the exhibition will feature approximately 100 garments and accessories from Guinness' personal collection, plus films, videos, and images, of and by her: from her signature platinum-and-black striped hair to her notorious eight-inch platform shoes, her to-die-for couture collection and amazing diamond jewelry, Daphne Guinness is the very image of rarified personal style.
While there have been many exhibitions devoted to great fashion designers, only a few have focused on individual women of style. Yet certain singular women play a crucial role in fashion. Known as fashion or style icons, they are a special type of fashion insider, one who not only inspires designers and brings their clothes to life, but actually creates a look that affects the way other people dress and/or think about dressing.
Daphne Guinness, one of today’s most original fashion icons, is the subject of the upcoming exhibition Daphne Guinness at The Museum at FIT. Opening on September 16, 2011 and on view through January 7, 2012, the exhibition will feature approximately 100 garments and accessories from Guinness’s personal collection, plus films, videos, and images, of and by her.
From her platinum-and-black striped hair to her towering 10-inch heels, from her to-die-for couture collection to her amazing jewelry, Daphne Guinness completely embodies the rarified personal style of a fashion icon. “She is one of the – if not the – most stylish women living,” says designer and film director Tom Ford. Her fans in the blogosphere describe her as “the ultimate fashion fantasy.”
Daphne Guinness will reveal how Guinness, who is not only a serious collector of couture but also a creative force in her own right, uses fashion to transform herself. As her friend, art historian, John Richardson, puts it: “She’s the object of her own creativity. Her persona is her own masterpiece.”
Although Guinness has inspired some of the world’s greatest couturiers – from Karl Lagerfeld to Valentino – she says that she is “not a muse,” but more like “a bee” flitting from one designer to another. This is proven by the array of designers whose work will be on display. A close friend of the late Alexander McQueen, the exhibition will include more than two dozen McQueen garments which have never been displayed. Also featured will be extraordinary haute couture from Chanel, Dior, Givenchy, Lacroix, and Valentino, as well as demi-couture by Azzedine Alaia, Tom Ford, Dolce & Gabbana, and Rick Owens, and futuristic styles by young designers such as Gareth Pugh. Clothes that Guinness has designed herself will show her love of uniforms.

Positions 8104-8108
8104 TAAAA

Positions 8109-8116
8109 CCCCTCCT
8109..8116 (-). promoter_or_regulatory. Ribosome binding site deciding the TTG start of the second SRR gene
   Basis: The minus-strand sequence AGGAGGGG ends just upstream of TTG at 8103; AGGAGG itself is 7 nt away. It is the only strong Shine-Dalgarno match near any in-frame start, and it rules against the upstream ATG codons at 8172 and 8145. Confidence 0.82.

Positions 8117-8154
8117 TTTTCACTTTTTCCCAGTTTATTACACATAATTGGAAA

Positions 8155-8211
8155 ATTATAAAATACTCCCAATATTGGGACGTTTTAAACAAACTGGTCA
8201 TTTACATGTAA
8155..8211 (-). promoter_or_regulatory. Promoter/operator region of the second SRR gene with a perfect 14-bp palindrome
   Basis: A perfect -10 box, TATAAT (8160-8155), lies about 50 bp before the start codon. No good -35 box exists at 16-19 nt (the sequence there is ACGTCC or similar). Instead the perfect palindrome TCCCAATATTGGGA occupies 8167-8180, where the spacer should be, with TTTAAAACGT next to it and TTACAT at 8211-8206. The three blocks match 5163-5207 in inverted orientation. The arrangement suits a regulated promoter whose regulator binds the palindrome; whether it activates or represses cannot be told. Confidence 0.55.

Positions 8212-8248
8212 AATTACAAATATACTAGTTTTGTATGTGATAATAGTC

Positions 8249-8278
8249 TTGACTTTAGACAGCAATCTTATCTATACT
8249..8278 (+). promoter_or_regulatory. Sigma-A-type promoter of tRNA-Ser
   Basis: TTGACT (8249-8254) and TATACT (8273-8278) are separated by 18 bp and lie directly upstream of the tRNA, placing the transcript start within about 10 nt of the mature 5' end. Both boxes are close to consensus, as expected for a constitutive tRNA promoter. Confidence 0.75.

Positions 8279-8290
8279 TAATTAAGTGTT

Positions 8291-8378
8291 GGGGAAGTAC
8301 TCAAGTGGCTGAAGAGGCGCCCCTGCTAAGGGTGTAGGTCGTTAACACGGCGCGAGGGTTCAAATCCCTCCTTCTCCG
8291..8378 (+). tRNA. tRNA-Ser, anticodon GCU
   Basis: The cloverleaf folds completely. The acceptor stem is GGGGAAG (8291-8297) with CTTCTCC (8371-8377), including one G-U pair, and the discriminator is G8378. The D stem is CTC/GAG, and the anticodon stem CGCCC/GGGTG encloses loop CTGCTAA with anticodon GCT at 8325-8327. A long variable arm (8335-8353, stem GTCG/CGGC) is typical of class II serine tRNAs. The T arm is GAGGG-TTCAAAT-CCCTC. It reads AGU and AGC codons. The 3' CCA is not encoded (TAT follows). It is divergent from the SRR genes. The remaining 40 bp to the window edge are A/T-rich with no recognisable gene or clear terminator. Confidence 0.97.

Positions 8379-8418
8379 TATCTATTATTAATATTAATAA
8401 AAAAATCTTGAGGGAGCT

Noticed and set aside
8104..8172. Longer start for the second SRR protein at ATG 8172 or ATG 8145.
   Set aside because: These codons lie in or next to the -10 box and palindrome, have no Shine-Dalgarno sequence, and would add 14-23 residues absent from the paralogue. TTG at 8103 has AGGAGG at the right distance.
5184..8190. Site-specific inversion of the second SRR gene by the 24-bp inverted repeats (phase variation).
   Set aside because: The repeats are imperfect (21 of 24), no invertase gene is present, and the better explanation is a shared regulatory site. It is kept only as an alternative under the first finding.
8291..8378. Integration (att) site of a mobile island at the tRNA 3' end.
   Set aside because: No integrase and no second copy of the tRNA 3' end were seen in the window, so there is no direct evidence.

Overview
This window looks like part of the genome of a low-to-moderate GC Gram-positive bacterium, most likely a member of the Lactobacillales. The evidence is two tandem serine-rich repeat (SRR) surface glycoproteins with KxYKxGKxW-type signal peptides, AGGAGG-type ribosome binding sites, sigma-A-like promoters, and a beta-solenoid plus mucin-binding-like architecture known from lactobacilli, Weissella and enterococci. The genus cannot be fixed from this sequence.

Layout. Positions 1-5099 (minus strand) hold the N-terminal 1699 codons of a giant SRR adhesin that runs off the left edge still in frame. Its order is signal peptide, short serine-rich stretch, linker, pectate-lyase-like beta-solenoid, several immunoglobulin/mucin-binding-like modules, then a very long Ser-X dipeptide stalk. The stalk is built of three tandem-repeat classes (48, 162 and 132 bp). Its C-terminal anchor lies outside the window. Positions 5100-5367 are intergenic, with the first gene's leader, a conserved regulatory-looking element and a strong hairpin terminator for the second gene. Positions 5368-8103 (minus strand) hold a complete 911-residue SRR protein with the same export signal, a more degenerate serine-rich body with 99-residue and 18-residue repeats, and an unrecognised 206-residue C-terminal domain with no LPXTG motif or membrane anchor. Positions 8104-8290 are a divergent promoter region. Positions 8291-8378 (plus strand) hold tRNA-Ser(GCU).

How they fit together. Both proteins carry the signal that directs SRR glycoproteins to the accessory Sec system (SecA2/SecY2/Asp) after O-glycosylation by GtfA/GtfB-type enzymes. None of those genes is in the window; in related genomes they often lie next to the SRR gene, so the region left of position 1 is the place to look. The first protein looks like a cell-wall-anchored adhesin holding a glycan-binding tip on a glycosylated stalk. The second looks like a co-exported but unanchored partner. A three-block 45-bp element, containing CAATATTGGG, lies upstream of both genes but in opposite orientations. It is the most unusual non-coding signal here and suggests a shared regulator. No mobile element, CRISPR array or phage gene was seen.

Another exhibition highlight will be a wide range of extraordinary accessories, many of which were created in collaboration with Guinness. These include Philip Treacy’s hats and Shaun Leane’s “armor” jewelry, not to mention towering platform shoes made especially for her by Christian Louboutin and Noritaka Tatehana.
Several of Guinness’s films will be shown, including The Phenomenology of the Body (which explores the politics of clothing), Mnemosyne (which was inspired by her perfume), and Tribute to Alexander McQueen, as well as numerous images and videos.
Daphne Guinness will be co-curated by Daphne Guinness and Valerie Steele, director and chief curator. of The Museum at FIT, with the assistance of Fred Dennis, senior curator of Costume. The exhibition’s design, by Ken Nintzel, will be inspired by Guinness’s New York apartment.
The exhibition will be accompanied by a book, also titled Daphne Guinness, written by Valerie Steele and Daphne Guinness, and published by Yale University Press. All royalties from sales of the book will benefit the Fashion Institute of Technology.
The museum’s annual Fashion Symposium will take place on November 3-4, 2011 in conjunction with the exhibition, Daphne Guinness. The topic of the symposium will be “Fashion Icons and Insiders.”
Image: Shoes by Nina Ricci. From the collection of Daphne Guinnes
Museum at the Fashion Institute of Technology
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